South Carolina bishops join ecumenical letter to lawmakers urging action on education equity

By David Paulsen
Posted Jan 25, 2018

[Episcopal News Service] The bishops of the two Episcopal dioceses in South Carolina have joined four of their counterparts from other Christian churches in signing a letter to the state’s General Assembly urging lawmakers to join with the educators, advocates and the faith community in working to improve public education.

“Inequity in education delivery in our state cannot be remedied by the Legislature alone,” the bishops say in their letter, released this week. “The Courts cannot correct this injustice alone. Only together can we make a difference for the children of South Carolina.”

Bishop Waldo

Diocese of Upper South Carolina Bishop Andrew Waldo, left, speaks Jan. 17 about an education initiative involving several Christian denominations in the state. Waldo was part of a panel discussion during the All Our Children conference held at Trinity Episcopal Cathedral in Columbia, South Carolina. Photo: David Paulsen/Episcopal News Service

Bishop Andrew Waldo of the Diocese of Upper South Carolina and Bishop Skip Adams of the Episcopal Church in South Carolina have been working on the issue of education equity with other Christian churches in the state since 2014, when they formed the Bishops’ Public Education Initiative. The initiative aims to encourage church-school partnerships while providing a collective voice to speak out for public policy changes to benefit all children, regardless of race or economic status.

Waldo and Adams were joined in signing the recent letter to the General Assembly by bishops from the state’s Lutheran, Roman Catholic, United Methodist and Christian Methodist Episcopal churches.

The letter references the bishops’ initial 2014 “Statement on Public Education” and it comes two months after the South Carolina Supreme Court said it was up to lawmakers, not the courts, to set education funding levels, despite evidence that the state had failed to ensure students in 30 or more poor school districts were receiving “minimally adequate education.”

The court’s November ruling essentially reversed its own 2014 ruling that ordered the General Assembly to develop a plan for fulfilling the state’s obligation to all its students.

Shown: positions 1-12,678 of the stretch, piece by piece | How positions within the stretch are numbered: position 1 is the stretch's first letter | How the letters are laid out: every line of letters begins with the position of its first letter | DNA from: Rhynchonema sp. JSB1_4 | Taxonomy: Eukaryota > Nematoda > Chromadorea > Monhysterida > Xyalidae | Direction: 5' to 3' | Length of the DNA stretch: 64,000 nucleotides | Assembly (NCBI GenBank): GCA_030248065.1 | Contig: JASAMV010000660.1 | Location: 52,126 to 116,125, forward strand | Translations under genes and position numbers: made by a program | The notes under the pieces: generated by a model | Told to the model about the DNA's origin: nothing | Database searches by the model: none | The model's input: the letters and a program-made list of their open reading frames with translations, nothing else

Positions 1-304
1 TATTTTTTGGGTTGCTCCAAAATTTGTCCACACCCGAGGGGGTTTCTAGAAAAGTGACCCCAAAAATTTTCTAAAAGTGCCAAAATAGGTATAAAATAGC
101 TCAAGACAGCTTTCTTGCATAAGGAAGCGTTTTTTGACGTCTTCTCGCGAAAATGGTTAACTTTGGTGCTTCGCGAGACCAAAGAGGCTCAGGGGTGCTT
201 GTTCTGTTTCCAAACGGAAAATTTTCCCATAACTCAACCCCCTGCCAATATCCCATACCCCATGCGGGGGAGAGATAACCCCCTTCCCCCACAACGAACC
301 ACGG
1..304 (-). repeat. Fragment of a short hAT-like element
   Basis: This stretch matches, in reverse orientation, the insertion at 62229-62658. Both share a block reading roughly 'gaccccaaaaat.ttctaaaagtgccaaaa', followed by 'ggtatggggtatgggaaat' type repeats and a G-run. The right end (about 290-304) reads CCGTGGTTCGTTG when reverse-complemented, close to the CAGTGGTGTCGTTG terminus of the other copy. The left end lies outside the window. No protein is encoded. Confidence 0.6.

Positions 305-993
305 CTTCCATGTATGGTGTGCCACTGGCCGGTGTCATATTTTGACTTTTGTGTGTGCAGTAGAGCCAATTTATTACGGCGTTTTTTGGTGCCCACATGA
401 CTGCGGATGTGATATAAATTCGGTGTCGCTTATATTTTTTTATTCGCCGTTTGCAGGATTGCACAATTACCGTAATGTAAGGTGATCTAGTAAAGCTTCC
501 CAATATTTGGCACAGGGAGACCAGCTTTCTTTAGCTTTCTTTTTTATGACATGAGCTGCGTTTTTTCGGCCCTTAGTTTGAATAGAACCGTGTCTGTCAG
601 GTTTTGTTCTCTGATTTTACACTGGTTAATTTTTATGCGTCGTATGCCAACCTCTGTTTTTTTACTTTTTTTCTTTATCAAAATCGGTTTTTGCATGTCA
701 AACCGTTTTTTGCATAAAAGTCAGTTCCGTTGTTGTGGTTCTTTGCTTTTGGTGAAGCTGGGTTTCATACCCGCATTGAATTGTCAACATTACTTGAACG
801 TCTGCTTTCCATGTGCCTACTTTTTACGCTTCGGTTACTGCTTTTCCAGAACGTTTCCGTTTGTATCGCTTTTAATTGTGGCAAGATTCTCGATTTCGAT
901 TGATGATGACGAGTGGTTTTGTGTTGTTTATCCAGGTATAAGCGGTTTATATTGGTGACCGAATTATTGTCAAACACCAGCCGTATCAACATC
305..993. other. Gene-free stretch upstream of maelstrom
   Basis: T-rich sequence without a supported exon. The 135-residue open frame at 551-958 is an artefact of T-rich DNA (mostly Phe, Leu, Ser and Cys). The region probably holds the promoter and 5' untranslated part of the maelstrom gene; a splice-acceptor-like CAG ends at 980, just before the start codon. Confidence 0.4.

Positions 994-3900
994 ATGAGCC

The bishops’ new statement on the issue comes a week after the Episcopal Church helped convene a conference in South Carolina on education equity through the All Our Children network. The conference, held Jan. 16-18 at Trinity Episcopal Cathedral in Columbia, drew more than 100 educators, advocates and church leaders from multiple denominations. Some of them cited the court decision as a call to action, as did the bishops in their letter this week.

“In light of the recent Supreme Court decision to end oversight of progress made, especially in rural schools, we renew our call to people of faith to join us in support of flourishing education for all children,” the bishops’ letter reads. “It is now time for us to act where progress is on hold or stalled.”

The bishops reaffirmed their commitment to South Carolina’s children, including through tutoring and mentoring programs, and they pledged to support efforts to bring more qualified teachers to the state’s classrooms, including through better pay. The letter also emphasizes the need to address the “uneven” availability of technology from district to district.

“We commend those who work across district lines to collaborate and consolidate resources,” the letter concludes. “We stand ready to encourage these efforts in any way possible. We know this work will require all of us. We are here to work with you. We are calling on you to give this issue your greatest attention. We invite you to call on us.”

Read the full letter here.

– David Paulsen is an editor and reporter for the Episcopal News Service. He can be reached at